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Zack Wheeler enters contract year coming off a healthy (and his best) season

Mets starting pitcher Zack Wheeler delivers against the

Mets starting pitcher Zack Wheeler delivers against the Nationals during the second inning of a game at Citi Field on Aug. 25, 2018. Photo Credit: Kathleen Malone-Van Dyke

PORT ST. LUCIE, Fla. — Ballplayers work their entire careers for the type of season — and opportunity — Zack Wheeler has coming up: a contract year.

A decade after being drafted, he is due to become a free agent after the 2019 season. And with the 28-year-old righthander coming off his first full and healthy season since 2014 — 29 starts, a 12-7 record, a 3.31 ERA and a big second half — he is positioned well to cash in if he can do it again.

“You know it’s coming up and you want to have a good year, but at the same time, it’s about what’s now,” he said Friday, his first day at the Mets’ First Data Field complex before pitchers and catchers officially report to spring training Tuesday. “I’m here with the Mets and this is where I want to win. That’s what’s happening right now.”

Is Wheeler open to contract extension talks if the Mets want to pursue that?

“I’m here right now,” he said. “That’s all I’m worried about. All that stuff will figure itself out and I’ll worry about that later.”

For now, Wheeler would rather focus on the task at hand, which Friday morning was a brief bullpen session, flanked by Jacob deGrom, Noah Syndergaard and Corey Oswalt.

It was Wheeler’s first day of camp, and free agency still is nine months away. He knows as well as anyone how long nine months can be when it comes to one’s health.

This time a year ago, Wheeler had missed 2 1⁄2 of the previous three seasons because of Tommy John surgery and a stress fracture in his right arm. He had to win a spot in the 2018 rotation — and, indeed, briefly pitched himself out of the job, opening the season in the minors — but went on to have the best year of his career.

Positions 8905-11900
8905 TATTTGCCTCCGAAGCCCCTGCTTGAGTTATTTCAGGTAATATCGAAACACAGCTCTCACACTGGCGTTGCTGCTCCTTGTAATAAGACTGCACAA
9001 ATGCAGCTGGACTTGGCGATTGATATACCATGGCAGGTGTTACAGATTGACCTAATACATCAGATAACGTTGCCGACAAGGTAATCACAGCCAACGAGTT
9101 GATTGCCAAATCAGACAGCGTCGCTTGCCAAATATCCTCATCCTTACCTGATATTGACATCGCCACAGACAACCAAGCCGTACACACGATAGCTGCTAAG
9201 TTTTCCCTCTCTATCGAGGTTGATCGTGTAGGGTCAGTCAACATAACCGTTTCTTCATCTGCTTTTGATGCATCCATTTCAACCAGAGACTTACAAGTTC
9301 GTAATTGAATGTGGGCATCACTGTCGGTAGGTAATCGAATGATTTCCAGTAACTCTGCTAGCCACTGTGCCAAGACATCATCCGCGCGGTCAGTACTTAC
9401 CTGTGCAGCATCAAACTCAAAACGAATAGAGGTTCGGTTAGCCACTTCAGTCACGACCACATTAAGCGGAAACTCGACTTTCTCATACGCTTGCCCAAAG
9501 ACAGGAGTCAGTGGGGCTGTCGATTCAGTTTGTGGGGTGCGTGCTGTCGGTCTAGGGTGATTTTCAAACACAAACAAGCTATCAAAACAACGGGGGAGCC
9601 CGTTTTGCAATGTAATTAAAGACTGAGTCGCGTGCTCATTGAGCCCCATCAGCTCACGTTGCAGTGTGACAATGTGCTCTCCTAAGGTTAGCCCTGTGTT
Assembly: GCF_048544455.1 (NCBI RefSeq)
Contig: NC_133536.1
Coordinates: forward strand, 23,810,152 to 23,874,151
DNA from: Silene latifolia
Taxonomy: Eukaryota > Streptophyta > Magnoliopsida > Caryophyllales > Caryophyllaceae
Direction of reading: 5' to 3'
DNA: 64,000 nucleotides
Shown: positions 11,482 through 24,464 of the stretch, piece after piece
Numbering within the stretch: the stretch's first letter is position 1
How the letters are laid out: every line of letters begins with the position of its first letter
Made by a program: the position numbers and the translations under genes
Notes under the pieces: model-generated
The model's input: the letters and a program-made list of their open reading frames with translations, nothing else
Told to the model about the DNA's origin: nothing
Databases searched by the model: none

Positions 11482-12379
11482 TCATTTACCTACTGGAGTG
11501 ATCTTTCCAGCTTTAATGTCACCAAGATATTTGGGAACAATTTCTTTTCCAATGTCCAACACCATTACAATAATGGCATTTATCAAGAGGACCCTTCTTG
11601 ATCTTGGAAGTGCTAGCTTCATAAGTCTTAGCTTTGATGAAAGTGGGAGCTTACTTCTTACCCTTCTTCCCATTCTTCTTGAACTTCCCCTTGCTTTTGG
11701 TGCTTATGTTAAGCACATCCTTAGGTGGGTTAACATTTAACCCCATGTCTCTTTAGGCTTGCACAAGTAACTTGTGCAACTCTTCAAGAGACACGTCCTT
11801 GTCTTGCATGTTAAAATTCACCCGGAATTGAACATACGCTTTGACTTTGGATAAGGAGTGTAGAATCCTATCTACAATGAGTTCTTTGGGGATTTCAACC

It was one of the best winters of Wheeler’s career, too, his first healthy one since 2014-15.

“It was nice just to have a normal offseason — just work out, throw your bullpens, get everything done that you need to get done,” he said. “And just enjoy the time off.”

Last year, Wheeler got better as the year progressed. He had a 4.44 ERA in the first half and a 1.68 ERA in the second half. That was second best in the majors during that span, behind only the Pirates’ Trevor Williams (1.38) and better than deGrom, who had a 1.70 ERA for the season and won the National League Cy Young Award.

Perhaps as significant as the run prevention, Wheeler threw a career-high 187 1⁄3 innings (including one Triple-A start). He lasted at least seven innings in 10 of his final 12 starts.

“Seven innings was a big step for me last year,” he said. “I was mad when I only got six. You’re always trying to get better, so this year, maybe some complete games. You’re always trying to get a no-hitter or whatever it may be; maybe I can get one of those this year. It’s wishful thinking, but this is what you want to strive for. You always want to strive for the best and push yourself.”

Making it easier to push himself: the caliber of pitchers alongside him in the rotation. In addition to deGrom and Syndergaard, Steven Matz is among those in camp early. That quartet gives the Mets a shot at having a rotation as good as any in baseball, particularly at the top.

Wheeler began his contract year with a few pitches to catcher Travis d’Arnaud.

“I’ve thrown a few off the mound when I was back home, but it’s nice to get off the dirt, down here in the warm heat and everything like that,” Wheeler said. “The vibe is pretty good around here. Hopefully, we can continue that.”

Mets add former Nat. Infielder Danny Espinosa joined the Mets on a minor-league contract with an invite to major-league spring training. In eight major-league seasons, seven with the Nationals, Espinosa has a .221/.297/.378 slash line and played mostly second base and shortstop. He appeared in 63 minor-league games (not including 17 in Mexico) last season, including brief periods with the Yankees, Blue Jays, Dodgers and Phillies organizations.

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